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March 18, 1933 - Image 1

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The Michigan Daily, 1933-03-18

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' Tih Weather
Probably some snow or rain
Saturday.

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Editorials

Spirit Of Co-Operation Per-
vades The "Land; The Frosh
Frolic Points The Way.

VOL. XLIH No. 122

ANN ARBOR, MICHIGAN, SATURDAY, MARCH 18, 1933

PRICE FIVE(

. rm

Vital Decision
On Armament
Confronts U.S.
Nations Who Signed Pact
Of Paris May Involve
America In Dispute
McDonald Plan Is
Generally Approved
Part One, Dealing With
'Security,' Resolves Into
Perplexing Problem
WASHINGTON, March 17.-(P)-
American statesmen poring over the
far reaching British disarmament
proposal tonight found themselves
faced with a vital decision as to"
whether the United States should"
permit itself to join in solving any
dispute which might arise between
nations which have signed the fa-
mous Pact of Paris.
This question stood out as the
most important from an American
viewpoint of all the matters covered
in the plan presented yesterday by
Prime Minister Ramsay McDonald
of Great Britain.
General Accord On Plan
On the provisions dealing with spe-
cific steps toward reduction of armies,
navies, and war materials, the Amer-
ican government found itself in gen-
cral aqcord as most of the proposals
closely resembled suggestions made
previously by President Hoover and
endorsed in general by President
Roosevelt.
On the other hand, Part One of
the McDonald plan dealing with "se-
curity" brought up for decision the
whole perplexing problem of Ameri-
can participation in the solution of
disputes which might involve purely
European countries.
The Democratic platform declares
in favor of backing up the Pact of

Technocracy And Power Profit 9 Wolverines
Motive Discussed By Handrnan Are Qualified
By JOhIN W. PUITCHIAD ment of thc power profit motive, 1eT.
Profit can be made unnecessary to Professor Handman pointed out that In Sw im M eet
the acquirement of power and pres- although the bulk of the population
tige, stated Prof. Max Handman of of England was employed in various
the economics department at yester- phases of production at the end of Jim Cristy Betters Big Ten
day's luncheon meeting of the See- th eetet e tury, he motive Ci3 etr i e
tion of Economics and Sociology of of money as a source of power and Mark In 440-Yard Free-
the Michigan Academy of Science iprestige was altogether lacking. This Style Three Seconds
In an address entitled "Technoc-ctyeB Th e condition, he said, was equally ap- B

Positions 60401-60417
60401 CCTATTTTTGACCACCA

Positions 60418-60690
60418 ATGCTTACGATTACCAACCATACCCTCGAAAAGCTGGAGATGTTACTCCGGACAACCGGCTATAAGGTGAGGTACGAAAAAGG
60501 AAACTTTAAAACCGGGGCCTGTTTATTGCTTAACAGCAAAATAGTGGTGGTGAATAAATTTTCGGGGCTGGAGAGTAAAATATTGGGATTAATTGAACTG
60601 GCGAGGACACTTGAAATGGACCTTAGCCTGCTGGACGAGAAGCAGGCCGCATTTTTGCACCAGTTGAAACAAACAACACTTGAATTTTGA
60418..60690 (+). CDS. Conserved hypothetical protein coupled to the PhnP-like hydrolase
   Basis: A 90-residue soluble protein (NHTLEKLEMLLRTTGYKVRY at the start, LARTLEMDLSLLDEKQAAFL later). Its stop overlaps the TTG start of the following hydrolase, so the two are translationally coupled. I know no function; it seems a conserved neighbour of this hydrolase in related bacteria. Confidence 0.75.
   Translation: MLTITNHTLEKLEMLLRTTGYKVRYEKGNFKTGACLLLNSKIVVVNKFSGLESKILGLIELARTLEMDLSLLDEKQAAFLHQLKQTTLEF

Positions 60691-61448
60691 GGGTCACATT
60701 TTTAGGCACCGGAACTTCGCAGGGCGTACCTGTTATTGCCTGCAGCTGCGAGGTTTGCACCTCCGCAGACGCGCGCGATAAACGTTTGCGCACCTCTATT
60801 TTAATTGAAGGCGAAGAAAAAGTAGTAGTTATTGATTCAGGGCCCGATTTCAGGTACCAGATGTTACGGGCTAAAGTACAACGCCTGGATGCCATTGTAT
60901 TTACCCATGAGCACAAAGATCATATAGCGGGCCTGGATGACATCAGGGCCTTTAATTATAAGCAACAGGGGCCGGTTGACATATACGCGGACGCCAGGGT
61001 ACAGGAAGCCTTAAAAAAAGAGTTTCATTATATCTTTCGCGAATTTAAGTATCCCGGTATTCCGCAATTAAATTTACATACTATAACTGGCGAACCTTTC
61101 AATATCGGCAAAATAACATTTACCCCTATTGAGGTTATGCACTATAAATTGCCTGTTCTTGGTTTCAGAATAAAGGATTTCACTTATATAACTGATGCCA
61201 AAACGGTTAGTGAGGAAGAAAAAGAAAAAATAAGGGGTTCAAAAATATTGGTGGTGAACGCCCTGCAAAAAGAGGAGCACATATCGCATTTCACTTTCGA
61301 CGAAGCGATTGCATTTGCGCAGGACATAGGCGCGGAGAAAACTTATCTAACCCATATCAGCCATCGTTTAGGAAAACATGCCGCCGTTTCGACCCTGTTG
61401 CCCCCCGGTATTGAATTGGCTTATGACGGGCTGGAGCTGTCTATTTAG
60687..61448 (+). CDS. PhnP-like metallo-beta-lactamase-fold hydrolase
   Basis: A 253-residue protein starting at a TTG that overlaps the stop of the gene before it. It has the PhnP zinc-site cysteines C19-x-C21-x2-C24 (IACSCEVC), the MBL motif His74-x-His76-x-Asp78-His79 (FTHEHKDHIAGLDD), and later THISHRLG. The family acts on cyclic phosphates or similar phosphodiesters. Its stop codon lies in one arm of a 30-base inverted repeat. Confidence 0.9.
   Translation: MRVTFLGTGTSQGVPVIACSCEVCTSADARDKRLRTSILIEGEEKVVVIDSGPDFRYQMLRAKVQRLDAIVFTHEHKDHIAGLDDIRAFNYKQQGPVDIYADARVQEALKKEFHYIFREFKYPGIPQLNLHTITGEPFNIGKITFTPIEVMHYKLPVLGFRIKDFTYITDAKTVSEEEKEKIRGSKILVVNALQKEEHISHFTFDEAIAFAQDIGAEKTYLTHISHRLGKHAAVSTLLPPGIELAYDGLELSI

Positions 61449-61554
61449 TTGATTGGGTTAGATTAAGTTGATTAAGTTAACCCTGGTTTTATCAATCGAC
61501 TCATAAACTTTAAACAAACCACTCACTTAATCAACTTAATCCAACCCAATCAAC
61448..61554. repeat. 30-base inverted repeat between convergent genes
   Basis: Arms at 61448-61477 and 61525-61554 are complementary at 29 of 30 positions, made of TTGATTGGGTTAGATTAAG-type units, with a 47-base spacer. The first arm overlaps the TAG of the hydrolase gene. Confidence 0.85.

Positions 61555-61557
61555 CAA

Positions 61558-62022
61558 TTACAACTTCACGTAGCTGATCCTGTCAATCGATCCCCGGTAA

racy and the Power Profit Motive," parent in the merchant classes. Ther,
Professor Handman, after having only germ of the motive existed in Relay Team Ties
traced the development of the motive the process of lending at interest-
from its origin in England in the and even here the motive was chiefly Collegiate Record
early eighteenth century, showedI

'Schoolboys
Block Bank
Relief Moves
Comstock Is Irked When
Legislators Adjourn; His
Hands Tied, He Claims

le Discusses'War'

Four Days Of Delay
Added To Impasse

that problems it presents are only
partially solved by Technocracy.
Power, Prestigc-No Profit
"It is impossible," he said, "to at-.
tach power and prestige to produc-
tion without the intermediary con-
nection of the profit motive." This,
according to the economist, would be
achieved by having producers turn
out goods in the greatest possible
quantities and at the smallest costs
consistent with the functioning of
economic laws. A man who found a
way to do this, Professor Handman
said, would 'be regarded as a great
man, and would have more power
than profit alone can give.
This he opposed to the "generally
vague" solutions of the technocrats
out of the present economic muddle.
The price system, it was stated, need
not be abolished, inasmuch as it is
merely a convenient economic device.
In tracing the historical develop-

seif-support.
In the next phase, specuation grew
rapidly, and became a fashionable
means of adding to one's wealth; but
the idea of producing in order to
make money had not as yet dawned
upon occidental civilization. The
first to see the connection between
money and power were small groups
of merchants and traders by sea.
Here was the first appearance of the
power profit motive.
Important by 1900
This sort of motivation, said Pro-
fessor Handman, became more and
more apparent until by the begin-
ning of the nineteenth century its
importance was unmistakable. At the
present time, particularly in America,
the original purpose-production-
becomes obscured in enterprise by
the incidental manifestation, money,
which becomes of prime importance.
This, he said, is because the original